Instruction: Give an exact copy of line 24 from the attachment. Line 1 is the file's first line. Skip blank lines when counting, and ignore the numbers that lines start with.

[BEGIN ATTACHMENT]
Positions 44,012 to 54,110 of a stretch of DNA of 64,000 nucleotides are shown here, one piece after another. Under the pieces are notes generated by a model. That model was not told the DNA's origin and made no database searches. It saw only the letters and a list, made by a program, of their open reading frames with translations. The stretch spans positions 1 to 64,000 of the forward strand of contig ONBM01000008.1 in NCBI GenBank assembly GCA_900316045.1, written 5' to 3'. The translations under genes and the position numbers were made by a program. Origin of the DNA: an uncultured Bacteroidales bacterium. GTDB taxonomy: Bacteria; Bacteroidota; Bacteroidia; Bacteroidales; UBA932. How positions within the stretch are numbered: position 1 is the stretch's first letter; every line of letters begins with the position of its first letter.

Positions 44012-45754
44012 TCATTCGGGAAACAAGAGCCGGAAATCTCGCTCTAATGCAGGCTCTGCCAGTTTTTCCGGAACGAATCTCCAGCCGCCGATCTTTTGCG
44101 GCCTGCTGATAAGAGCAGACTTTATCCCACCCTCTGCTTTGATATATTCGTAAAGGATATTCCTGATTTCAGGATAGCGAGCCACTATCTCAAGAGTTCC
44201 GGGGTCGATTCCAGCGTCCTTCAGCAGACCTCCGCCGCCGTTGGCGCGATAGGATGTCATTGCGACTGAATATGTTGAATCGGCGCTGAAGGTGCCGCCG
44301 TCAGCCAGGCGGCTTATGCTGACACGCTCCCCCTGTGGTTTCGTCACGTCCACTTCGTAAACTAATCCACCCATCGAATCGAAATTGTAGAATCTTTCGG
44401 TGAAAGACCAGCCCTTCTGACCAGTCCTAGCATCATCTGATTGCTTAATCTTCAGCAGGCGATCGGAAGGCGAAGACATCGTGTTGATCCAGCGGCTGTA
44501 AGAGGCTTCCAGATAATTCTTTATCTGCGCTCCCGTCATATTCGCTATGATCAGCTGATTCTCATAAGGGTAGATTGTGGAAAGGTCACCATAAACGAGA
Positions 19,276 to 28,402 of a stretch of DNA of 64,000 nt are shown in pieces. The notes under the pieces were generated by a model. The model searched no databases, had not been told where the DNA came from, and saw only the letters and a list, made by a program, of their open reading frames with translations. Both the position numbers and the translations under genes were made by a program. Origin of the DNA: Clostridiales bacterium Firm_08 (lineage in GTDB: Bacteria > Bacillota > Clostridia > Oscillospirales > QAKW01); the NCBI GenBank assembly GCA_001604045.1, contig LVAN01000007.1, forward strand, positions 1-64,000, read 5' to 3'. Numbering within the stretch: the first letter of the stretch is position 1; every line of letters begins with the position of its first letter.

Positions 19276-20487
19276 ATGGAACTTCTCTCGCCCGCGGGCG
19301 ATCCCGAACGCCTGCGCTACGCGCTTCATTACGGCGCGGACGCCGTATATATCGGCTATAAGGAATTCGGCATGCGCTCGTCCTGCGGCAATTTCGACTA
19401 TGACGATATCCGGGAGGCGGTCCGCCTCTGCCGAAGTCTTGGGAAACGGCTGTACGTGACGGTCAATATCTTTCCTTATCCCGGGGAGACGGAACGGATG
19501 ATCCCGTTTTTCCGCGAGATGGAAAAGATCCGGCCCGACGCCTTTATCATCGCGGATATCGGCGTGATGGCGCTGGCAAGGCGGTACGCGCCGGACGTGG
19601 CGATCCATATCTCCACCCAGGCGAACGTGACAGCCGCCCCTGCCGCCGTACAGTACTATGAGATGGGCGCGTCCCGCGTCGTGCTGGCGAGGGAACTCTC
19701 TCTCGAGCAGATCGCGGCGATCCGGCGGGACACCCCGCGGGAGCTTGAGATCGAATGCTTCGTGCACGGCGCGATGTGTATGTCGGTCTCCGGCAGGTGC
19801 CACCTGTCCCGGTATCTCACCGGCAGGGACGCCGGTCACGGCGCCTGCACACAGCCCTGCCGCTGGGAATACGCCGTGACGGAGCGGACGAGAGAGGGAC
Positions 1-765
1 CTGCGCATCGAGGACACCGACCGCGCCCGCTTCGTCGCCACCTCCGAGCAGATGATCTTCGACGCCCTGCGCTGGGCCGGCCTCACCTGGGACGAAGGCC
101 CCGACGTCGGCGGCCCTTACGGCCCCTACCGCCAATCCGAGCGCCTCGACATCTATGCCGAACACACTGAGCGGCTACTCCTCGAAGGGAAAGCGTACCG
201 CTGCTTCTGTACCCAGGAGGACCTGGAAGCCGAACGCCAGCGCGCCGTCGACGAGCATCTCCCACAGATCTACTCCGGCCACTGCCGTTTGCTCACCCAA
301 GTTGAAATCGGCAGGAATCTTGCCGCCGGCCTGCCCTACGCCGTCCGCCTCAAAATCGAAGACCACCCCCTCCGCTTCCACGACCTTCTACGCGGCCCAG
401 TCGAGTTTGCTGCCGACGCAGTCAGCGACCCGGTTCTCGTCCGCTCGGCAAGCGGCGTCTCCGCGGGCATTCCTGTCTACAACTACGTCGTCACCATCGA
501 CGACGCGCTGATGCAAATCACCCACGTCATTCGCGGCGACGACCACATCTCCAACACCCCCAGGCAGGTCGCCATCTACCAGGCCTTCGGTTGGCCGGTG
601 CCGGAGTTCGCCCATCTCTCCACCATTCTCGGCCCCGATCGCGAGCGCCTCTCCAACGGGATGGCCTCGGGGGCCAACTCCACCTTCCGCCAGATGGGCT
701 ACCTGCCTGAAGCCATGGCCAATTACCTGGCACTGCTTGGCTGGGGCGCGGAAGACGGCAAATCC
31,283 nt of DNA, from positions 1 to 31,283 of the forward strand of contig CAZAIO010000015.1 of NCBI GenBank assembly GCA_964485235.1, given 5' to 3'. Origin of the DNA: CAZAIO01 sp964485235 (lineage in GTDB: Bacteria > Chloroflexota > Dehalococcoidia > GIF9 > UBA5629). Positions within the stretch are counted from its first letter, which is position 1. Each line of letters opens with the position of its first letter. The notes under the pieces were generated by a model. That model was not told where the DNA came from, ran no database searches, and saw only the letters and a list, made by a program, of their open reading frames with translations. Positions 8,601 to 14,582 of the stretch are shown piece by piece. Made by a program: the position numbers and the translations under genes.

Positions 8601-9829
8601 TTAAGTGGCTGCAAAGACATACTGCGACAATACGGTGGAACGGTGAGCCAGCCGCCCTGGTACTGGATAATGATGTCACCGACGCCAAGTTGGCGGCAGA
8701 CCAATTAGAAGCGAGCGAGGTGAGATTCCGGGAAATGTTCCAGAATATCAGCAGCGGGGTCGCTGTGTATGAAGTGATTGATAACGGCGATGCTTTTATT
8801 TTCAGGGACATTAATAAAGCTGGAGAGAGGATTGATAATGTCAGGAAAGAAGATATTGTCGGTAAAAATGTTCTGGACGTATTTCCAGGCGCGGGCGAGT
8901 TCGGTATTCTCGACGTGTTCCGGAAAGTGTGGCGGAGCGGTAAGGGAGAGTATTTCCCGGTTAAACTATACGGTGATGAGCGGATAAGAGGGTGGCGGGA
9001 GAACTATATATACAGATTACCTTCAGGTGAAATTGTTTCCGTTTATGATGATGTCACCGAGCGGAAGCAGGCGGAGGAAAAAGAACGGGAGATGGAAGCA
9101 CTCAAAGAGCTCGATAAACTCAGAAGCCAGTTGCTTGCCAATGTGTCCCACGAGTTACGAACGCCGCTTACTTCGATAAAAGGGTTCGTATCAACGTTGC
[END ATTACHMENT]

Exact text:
501 CGACGCGCTGATGCAAATCACCCACGTCATTCGCGGCGACGACCACATCTCCAACACCCCCAGGCAGGTCGCCATCTACCAGGCCTTCGGTTGGCCGGTG